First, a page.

Pokemon Go is the most succesful app of the year, and will go down as one of the marquee releases of 2016 with millions of players happily catching Pokemon all around the world.
It's also a total mess.
Ever since launch the game has had major server issues which have stopped players from connecting, on top of smaller but no less frustrating in game errors. Everything from the game locking up during simple tasks like catching a Pokemon to log in issues and important mechanics which simply don't run. And throughout it all, developer Niantic has been curiously silent.
Games and apps ship with bugs, this is a known fact, and the first versions of Pokemon Go were still often in a beta stage. Bugs can be struggled through, but it's much harder without any feedback from the people behind the problem. If your users don't have any information on when something might be fixed, or even a notion that the developer cares about the problem, they're going to get vocal very quickly, and that will eventually lead to backlash and - more importantly for Niantic - players leaving the game.
And so it has come to pass- there are legions of fans who are signing petitions to have the game fixed, or even shut down, and now folks are looking for full refunds for any real world money they've spent in the otherwise free app. It turns out Niantic is honouring those requests right now according to this Reddit thread, though they're also getting swamped which will further slow down development fixes.
The latest backlash comes in the wake of Niantic axing the tracking mechanic in the game entirely, making it all but impossible to locate specific Pokemon. In addition, they're shutting down external sites which help people find the ones they're looking for, meaning that there's no help out there for curious trainers.
It's one of the worst mishandling of a launch we've seen in quite a while, especially for a product that has so much potential and actually, in many ways, works quite well. And many of the issues stem from the lack of understanding on how popular the game was going to be, and also how poor the level of communication has been from Niantic.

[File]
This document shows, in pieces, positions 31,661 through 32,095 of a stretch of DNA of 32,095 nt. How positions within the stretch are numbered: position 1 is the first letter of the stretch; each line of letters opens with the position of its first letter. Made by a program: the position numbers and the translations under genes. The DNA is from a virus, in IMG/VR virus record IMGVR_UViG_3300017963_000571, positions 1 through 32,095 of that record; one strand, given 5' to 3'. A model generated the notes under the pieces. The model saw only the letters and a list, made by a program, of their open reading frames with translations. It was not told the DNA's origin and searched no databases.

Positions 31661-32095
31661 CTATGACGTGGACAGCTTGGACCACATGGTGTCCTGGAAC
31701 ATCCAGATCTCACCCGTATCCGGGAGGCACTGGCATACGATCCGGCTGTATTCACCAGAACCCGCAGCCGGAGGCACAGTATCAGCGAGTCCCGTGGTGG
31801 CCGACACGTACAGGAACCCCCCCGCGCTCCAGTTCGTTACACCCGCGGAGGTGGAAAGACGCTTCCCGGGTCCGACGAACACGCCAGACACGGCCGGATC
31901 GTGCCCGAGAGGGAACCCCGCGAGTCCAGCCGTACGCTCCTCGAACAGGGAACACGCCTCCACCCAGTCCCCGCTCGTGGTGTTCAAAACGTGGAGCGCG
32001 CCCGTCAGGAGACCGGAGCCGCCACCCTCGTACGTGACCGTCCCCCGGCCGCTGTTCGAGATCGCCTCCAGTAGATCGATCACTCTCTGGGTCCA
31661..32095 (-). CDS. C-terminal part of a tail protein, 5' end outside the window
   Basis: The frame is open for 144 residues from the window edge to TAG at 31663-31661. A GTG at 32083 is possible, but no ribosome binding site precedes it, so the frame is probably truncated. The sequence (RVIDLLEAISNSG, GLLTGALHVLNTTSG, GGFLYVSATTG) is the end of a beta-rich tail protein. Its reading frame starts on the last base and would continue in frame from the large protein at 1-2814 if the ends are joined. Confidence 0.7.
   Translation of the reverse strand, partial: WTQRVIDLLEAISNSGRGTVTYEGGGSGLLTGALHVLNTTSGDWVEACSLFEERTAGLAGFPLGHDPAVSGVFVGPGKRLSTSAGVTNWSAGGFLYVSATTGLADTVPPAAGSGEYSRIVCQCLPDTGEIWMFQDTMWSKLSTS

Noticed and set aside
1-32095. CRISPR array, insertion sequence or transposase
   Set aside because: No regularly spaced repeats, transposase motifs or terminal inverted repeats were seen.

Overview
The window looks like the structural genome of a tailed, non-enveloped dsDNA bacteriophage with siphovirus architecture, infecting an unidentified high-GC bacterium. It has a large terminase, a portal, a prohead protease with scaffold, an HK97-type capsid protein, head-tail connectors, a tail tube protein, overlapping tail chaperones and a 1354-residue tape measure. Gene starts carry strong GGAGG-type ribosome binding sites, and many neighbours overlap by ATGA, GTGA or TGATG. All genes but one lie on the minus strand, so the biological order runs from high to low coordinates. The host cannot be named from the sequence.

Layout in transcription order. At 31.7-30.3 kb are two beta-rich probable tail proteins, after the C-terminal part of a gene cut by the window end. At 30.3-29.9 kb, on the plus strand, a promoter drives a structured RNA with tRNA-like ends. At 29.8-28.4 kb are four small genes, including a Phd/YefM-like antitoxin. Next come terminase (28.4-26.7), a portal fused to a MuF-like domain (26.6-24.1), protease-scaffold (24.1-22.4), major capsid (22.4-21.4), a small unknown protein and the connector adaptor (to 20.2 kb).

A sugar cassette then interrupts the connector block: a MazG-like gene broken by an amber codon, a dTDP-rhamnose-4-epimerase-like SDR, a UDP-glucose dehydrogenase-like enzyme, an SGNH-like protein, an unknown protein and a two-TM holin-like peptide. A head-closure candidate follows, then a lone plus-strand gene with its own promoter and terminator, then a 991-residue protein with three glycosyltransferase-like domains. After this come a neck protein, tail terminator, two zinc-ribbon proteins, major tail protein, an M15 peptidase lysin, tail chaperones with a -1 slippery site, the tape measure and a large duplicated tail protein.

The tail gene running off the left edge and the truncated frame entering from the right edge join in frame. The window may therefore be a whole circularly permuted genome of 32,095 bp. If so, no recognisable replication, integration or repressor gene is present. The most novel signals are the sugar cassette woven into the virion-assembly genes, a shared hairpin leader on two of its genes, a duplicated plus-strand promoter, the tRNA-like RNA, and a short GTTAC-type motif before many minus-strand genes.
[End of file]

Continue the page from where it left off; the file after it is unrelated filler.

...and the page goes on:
The company is in desperate need of a Community Manager, a conduit between the official internal channels and the wider world of fans. It's an ideal way to control the flow of information and keep users onside. Even if there isn't much to report, a community manager can work wonders weeding out positive sentiment such as fan art and keeping the conversation upbeat while the busywork of fixing and pushing out updates happens.
It's a vital part of the organisation, especially for something as supposedly community focussed as Pokemon Go. and it's pretty alarming that the company didn't think of recruiting one ahead of time. The odd update from people who make it very clear that they've got more important things to be doing than talking to their users isn't going to solve the problems that the app faces with user fall off in the months ahead.
There are some fine examples out there from similarly small work forces, see how the folks behind The Witcher 3 handled every aspect of their launch with the help of community manager fella Marcin Momot. Both positive and negative stories were addressed, update roadmaps were laid out and any rumours were quickly quelled.
The two products are quite different but the lessons are still applicable to the experience of the last few weeks- Niantic remains a mystery with little real sense of their future plans for the game. It seems like they were just hoping to launch the app and now they're spending every waking minute stopping it from falling over. As folks level up and head towards the current cap of 40, they're soon going to run out of meaningful things to do inside this augmented reality world, and the numbers will start to decline even further.
If Niantic has something big on the horizon, they need to start teasing it now to keep players engaged. And they really need to start looking for a community manager, though their jobs page currently doesn't list one. Failing that, not shutting down external sites which are are just trying to bring in features that you failed to deliver on would be a good start.
Are you still playing Pokemon Go?